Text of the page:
Exactly 70 years ago today the Allied forces launched the offensive which would later become immortalised as the Battle of El Alamein, the decisive Second World War clash in which Germany's Erwin Rommel – nicknamed the "Desert Fox" – was finally routed by his British foe, Bernard Montgomery, commander of the Eighth Army.
The battle is now a distant memory for the veterans who marked the anniversary at a ceremony at the El Alamein War Cemetery, where 7,240 allied troops who died during the North Africa campaign are buried.
But for thousands of Bedouin Arabs, who live and farm in the vast expanses of desert around El Alamein, the story is anything but over.
About three hour's drive west of Cairo, in a hardscrabble stretch of desert running south from Egypt's Mediterranean coast, lies a vast expanse of emptiness which was once called the Devil's Garden.
Now, still laced with millions of unexploded bombs, its deadly sands remain one of the world's biggest minefields; a lethal legacy of the Second World War, when Britain and her allies fought a Saharan tank war to prevent Egypt – and the rest of the Middle East – from falling into Nazi hands.
Following the celebrated victory in 1942, many hundreds of Bedouin Arabs have been killed and thousands more injured by some of the 16 million shells and landmines dotted around the desert. The official figures point to a total of more than 8,000 casualties, though this is a conservative estimate given that records only began in 1982.
The number of victims keeps rising every year. This year alone 17 people have been maimed, many losing arms and legs, after stumbling across the unexploded bombs in and around the Devil's Garden.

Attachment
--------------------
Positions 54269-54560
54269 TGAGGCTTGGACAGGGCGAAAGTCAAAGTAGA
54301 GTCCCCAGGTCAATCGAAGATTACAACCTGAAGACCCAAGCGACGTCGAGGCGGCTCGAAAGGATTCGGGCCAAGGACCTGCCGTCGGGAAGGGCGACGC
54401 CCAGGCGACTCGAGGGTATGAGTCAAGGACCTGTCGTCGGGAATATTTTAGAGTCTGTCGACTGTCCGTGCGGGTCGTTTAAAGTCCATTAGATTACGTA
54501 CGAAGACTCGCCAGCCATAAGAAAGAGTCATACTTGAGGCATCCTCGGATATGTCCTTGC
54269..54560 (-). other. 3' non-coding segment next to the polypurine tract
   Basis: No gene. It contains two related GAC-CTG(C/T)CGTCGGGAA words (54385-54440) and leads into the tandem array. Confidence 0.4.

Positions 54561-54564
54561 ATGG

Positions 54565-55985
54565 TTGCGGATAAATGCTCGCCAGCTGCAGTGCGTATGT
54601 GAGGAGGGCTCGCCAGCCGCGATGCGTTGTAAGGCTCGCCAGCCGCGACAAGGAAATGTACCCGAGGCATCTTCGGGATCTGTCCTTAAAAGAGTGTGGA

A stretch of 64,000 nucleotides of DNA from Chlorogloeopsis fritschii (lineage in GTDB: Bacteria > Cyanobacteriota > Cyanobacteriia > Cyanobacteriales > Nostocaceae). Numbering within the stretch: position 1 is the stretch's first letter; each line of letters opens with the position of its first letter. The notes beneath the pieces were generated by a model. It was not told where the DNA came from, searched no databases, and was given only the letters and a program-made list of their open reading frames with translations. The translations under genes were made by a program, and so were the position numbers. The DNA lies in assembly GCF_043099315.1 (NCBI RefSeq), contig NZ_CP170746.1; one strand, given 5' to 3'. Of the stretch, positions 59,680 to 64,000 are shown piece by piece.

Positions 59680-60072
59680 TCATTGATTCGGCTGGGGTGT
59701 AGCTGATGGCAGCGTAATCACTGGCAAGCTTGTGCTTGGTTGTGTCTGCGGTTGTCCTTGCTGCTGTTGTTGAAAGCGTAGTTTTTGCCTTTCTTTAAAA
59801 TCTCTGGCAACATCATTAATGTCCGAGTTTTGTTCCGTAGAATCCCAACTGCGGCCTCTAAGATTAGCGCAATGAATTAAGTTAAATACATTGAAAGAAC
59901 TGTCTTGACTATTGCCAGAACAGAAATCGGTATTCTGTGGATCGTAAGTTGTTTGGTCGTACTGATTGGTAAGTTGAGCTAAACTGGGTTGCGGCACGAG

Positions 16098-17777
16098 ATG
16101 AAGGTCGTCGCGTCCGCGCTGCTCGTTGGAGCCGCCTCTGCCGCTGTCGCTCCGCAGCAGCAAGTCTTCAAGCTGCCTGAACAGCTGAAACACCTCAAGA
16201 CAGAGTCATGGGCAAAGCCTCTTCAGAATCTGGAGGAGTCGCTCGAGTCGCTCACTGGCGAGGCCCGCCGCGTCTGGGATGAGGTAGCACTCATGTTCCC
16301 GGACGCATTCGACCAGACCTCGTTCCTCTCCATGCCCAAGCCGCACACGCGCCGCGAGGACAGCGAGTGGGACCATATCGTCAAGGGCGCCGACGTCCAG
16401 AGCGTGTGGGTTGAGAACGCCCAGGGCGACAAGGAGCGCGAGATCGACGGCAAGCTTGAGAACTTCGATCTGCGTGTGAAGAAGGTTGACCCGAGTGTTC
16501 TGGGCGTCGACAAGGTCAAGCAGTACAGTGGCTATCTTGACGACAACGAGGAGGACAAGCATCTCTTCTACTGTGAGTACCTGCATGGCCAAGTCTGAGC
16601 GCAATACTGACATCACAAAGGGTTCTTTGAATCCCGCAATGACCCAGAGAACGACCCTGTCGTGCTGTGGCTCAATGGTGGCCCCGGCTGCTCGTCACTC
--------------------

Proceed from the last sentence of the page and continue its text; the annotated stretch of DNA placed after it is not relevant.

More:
Seven decades ago, as the battle to repel Hitler was raging across the Western Desert, many Egyptians, angered by Britain's colonial presence, were hoping a Nazi victory might bring them independence.
The British eventually prevailed, but for Bedouins like Abdullah Salah – one of 725 survivors of landmine explosions still living – today's 70th anniversary is a stark reminder of how distant imperial history is still impinging on the present.
"A lot of people think World War Two is still being fought," said Mr Salah, a father of three who set up an NGO for Bedouin landmine victims in February. He was blinded in one eye and had his right leg blown off after stepping on a mine in 2007.
Fayez Ismail, who also had his leg blown off by a mine, said he felt the West should do more to help. "Britain and Germany are now friends," said the father of six, "but we are still victims."
Some of that assistance has been forthcoming. After the creation of an Egyptian demining programme – established in collaboration with the United Nations Development Fund – Britain, Germany and a number of their wartime allies have donated hundreds of thousands of pounds.
A portion of the money was spent on supplying hundreds of artificial limbs, while much of the rest went towards demining equipment. By the end of 2009, more than 300,000 unexploded weapons had been removed from across the Western Desert. But more than 16 million shells and mines remain unaccounted for.
It seems the legacy of El Alamein will continue long after the sun goes down on the anniversary commemorations.
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